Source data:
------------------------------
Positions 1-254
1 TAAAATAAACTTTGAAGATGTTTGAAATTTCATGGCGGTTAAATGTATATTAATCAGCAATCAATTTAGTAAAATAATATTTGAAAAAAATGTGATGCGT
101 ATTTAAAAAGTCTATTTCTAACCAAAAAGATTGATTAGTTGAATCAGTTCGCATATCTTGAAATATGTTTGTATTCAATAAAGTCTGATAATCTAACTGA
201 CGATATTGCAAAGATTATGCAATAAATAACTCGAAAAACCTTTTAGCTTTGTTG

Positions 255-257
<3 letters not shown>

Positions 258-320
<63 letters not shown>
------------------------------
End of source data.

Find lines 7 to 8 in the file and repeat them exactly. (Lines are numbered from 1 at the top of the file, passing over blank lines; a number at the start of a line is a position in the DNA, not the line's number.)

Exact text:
Positions 258-320
<63 letters not shown>